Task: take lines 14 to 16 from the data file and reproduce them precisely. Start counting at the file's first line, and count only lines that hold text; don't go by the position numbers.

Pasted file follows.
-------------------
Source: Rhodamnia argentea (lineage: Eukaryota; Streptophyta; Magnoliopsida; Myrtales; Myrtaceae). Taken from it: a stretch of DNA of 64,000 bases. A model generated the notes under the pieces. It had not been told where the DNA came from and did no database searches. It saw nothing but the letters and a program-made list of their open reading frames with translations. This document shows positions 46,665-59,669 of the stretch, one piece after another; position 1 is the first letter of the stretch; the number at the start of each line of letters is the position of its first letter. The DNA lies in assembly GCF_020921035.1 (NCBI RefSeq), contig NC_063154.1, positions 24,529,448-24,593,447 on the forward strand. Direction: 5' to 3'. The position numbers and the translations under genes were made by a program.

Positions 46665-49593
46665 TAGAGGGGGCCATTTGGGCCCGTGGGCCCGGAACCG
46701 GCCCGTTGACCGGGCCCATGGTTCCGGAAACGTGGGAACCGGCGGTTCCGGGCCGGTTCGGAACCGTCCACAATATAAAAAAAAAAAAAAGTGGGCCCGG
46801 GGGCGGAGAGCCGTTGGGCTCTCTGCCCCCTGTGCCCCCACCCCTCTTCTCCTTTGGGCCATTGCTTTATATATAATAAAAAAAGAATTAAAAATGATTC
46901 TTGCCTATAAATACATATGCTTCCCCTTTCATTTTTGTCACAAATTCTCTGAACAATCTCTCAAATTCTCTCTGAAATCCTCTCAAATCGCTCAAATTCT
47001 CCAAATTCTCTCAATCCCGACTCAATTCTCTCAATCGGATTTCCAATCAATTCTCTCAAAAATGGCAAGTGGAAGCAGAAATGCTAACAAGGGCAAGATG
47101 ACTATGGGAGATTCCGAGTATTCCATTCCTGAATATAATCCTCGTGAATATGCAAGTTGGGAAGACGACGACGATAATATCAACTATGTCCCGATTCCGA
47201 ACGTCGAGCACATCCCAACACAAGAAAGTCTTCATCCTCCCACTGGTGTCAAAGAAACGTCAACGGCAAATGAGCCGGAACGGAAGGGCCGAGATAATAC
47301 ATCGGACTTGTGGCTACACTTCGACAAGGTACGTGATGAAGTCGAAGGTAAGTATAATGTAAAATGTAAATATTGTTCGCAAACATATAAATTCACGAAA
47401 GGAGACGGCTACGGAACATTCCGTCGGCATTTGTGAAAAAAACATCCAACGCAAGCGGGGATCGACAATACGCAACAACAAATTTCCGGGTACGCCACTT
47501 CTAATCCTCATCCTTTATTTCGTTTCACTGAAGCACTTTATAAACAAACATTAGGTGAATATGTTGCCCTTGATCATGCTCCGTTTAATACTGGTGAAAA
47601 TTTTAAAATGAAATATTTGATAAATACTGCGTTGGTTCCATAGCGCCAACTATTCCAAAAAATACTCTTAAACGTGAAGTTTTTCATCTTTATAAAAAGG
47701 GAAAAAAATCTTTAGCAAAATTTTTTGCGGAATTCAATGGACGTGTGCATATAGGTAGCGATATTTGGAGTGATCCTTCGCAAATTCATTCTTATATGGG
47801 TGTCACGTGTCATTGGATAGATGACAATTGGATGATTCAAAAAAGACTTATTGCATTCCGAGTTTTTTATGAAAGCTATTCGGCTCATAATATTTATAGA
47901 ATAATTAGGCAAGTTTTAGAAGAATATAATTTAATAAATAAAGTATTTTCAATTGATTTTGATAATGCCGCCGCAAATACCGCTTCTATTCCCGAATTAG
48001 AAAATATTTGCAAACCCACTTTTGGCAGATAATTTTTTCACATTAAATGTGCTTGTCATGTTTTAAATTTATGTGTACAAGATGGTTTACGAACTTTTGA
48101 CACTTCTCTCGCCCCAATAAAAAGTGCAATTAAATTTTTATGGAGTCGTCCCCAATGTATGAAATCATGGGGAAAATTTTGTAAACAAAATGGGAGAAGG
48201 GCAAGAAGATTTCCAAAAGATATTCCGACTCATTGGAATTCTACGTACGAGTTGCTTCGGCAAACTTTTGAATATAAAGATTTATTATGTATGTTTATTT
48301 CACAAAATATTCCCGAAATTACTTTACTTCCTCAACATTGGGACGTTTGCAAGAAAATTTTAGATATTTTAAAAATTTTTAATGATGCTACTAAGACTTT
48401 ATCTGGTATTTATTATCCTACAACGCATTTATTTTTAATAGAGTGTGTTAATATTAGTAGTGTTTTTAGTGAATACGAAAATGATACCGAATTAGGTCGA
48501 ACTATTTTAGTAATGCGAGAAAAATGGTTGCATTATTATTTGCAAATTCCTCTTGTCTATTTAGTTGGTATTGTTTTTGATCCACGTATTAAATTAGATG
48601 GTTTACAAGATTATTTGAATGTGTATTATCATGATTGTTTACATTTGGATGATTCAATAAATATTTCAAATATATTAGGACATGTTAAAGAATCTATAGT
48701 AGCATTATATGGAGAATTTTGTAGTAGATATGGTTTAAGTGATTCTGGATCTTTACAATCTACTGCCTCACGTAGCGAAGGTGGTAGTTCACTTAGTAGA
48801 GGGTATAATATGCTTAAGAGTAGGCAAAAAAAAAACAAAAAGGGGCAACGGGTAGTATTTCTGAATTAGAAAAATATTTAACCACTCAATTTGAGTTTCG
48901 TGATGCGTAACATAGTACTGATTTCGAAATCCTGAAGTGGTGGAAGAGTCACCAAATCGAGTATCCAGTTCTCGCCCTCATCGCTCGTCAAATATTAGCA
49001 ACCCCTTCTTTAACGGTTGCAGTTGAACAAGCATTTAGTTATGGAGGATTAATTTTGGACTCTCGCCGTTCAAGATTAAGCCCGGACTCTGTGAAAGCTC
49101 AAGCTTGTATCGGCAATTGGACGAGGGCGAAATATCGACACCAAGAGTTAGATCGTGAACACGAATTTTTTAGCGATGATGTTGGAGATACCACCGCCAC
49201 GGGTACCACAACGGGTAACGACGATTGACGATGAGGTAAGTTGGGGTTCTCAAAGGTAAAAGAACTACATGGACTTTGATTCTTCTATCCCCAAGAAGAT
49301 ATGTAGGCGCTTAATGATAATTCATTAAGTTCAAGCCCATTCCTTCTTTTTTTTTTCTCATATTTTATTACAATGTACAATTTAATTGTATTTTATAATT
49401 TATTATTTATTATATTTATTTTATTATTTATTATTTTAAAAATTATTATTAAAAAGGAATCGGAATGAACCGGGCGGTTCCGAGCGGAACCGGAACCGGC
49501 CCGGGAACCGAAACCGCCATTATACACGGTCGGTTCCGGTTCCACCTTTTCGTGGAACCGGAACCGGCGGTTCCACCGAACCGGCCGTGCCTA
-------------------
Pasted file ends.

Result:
47701 GAAAAAAATCTTTAGCAAAATTTTTTGCGGAATTCAATGGACGTGTGCATATAGGTAGCGATATTTGGAGTGATCCTTCGCAAATTCATTCTTATATGGG
47801 TGTCACGTGTCATTGGATAGATGACAATTGGATGATTCAAAAAAGACTTATTGCATTCCGAGTTTTTTATGAAAGCTATTCGGCTCATAATATTTATAGA
47901 ATAATTAGGCAAGTTTTAGAAGAATATAATTTAATAAATAAAGTATTTTCAATTGATTTTGATAATGCCGCCGCAAATACCGCTTCTATTCCCGAATTAG